I guess you could say that in many ways, I’m still a kid at heart. If you were able to peer into my Netlfix history, one of the things that would probably jump out at you would be the number of animated movies and cartoon series that show up. Whether it’s watching Disney’s Hercules movie (thanks for the heads up, Rae!) or the 1980’s G.I. Joe series, I just love my animation. In some ways, I suppose I just love the simplicity of it all. Plus, I also love the various stories that can be explored through animation. To name just a few of the cartoons I love, both past and present.
Thundercats. What can I say? I guess one might argued that I had a thing for furries before I even knew what furries were. But yeah, the anthropomorphic Thundercats, their powers, and their adventures completely mesmerized me. Or maybe that was Mumm-Ra.
Smurfs. I think this is one of the first Saturday morning cartoons I ever started watching. I was fascinated by Papa Smurf. And to this day, I swear the show kept hinting that someday, Baby Smurf would become the new Papa Smurf. Though the one thing that annoyed me about the show was the introduction of Granny Smurf in 1989. Excuse me, but from the beginning of the series, it was made clear that before Gargamel made Smurfette, there were only boy smurfs. So where the heck did Granny Smurf come from?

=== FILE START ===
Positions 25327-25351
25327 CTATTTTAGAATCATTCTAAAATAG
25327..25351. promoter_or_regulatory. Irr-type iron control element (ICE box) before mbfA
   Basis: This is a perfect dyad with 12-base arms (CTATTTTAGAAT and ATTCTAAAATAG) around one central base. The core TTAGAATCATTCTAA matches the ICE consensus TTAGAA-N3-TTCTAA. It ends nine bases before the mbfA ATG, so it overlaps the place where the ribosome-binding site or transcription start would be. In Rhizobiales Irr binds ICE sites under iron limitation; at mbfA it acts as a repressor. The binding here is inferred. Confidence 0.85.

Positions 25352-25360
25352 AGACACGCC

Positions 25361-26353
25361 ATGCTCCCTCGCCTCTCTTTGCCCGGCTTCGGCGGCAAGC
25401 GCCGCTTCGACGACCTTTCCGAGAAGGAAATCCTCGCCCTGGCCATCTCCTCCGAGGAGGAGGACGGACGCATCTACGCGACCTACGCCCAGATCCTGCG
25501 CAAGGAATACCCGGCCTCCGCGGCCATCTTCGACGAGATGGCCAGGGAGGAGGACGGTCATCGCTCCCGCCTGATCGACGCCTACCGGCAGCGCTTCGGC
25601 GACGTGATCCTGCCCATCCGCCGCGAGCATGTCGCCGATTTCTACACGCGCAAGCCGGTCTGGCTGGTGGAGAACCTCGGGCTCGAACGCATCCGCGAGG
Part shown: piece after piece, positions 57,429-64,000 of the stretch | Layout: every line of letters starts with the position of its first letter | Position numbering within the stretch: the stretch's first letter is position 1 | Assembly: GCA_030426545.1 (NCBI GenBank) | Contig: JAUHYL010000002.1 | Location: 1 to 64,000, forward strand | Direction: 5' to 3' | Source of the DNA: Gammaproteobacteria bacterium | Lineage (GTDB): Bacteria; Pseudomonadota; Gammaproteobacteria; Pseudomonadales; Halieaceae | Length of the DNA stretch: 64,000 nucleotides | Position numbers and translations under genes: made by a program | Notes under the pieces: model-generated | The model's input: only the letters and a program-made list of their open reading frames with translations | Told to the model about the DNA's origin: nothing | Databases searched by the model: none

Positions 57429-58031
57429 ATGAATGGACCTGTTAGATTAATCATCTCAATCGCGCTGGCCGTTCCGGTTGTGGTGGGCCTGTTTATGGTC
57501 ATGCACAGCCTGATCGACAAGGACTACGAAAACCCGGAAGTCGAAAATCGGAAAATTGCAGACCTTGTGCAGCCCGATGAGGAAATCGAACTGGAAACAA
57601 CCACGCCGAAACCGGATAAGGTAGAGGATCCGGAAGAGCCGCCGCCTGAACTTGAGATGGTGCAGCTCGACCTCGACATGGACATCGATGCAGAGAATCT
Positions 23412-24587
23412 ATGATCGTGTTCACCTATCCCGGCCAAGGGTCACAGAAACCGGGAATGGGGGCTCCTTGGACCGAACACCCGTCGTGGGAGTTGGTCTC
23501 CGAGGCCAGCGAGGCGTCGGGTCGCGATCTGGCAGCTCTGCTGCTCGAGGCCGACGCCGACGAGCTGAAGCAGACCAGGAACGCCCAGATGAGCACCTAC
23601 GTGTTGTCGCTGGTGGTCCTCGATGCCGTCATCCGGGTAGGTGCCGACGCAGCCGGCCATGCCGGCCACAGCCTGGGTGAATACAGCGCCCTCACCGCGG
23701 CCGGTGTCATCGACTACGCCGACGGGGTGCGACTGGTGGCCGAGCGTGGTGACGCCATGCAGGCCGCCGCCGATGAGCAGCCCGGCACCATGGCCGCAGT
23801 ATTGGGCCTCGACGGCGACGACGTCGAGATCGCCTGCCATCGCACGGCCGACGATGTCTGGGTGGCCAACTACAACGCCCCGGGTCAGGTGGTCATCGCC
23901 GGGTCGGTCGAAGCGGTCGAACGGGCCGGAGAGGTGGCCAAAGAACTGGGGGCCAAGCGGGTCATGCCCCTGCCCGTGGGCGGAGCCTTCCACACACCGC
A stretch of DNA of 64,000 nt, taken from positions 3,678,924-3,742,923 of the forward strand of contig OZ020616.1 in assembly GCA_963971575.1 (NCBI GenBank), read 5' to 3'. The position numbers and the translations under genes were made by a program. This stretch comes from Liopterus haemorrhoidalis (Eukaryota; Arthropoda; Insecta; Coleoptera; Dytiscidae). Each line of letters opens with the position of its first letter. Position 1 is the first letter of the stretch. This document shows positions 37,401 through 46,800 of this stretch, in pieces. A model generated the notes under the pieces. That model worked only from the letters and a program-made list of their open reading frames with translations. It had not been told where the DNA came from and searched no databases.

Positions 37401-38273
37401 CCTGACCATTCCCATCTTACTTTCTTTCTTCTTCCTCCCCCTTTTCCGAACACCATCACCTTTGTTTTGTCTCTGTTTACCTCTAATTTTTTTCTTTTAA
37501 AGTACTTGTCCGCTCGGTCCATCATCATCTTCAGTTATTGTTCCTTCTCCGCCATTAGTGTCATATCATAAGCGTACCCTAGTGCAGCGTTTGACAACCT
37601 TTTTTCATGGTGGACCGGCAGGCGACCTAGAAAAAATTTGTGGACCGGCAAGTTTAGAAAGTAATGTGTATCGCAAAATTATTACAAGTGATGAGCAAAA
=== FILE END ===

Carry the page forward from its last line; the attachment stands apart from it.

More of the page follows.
X-Men/X-Men: Evolution. If I’m being perfectly honest, I love just about any superhero cartoon. These two X-Men series were probably my favorites. Superman was just too perfect. Batman was either too dark or too campy. But the X-Men always seemed like real and often complex people who just happened to have superpowers. Plus, I had a thing for Nightcrawler. (Okay, I still do.)
Princess Mononoke. Okay, hardcore anime fans are probably going to scream that I’m referring to an anime movie as a “cartoon.” To be honest, I see them all as cartoons, just cartoons of a different kind and possibly with a different target audience in mind. (Bear in mind that Bug Bunny cartoons were originally intended for adult audiences.) I love the imagery and deep theological, environmental, and sociological issues explored in this movie.
Kim Possible. Because who doesn’t love a rocking teenager whose motto is “I can do anything”? And I have to admit, Ron’s dorkiness grew on me.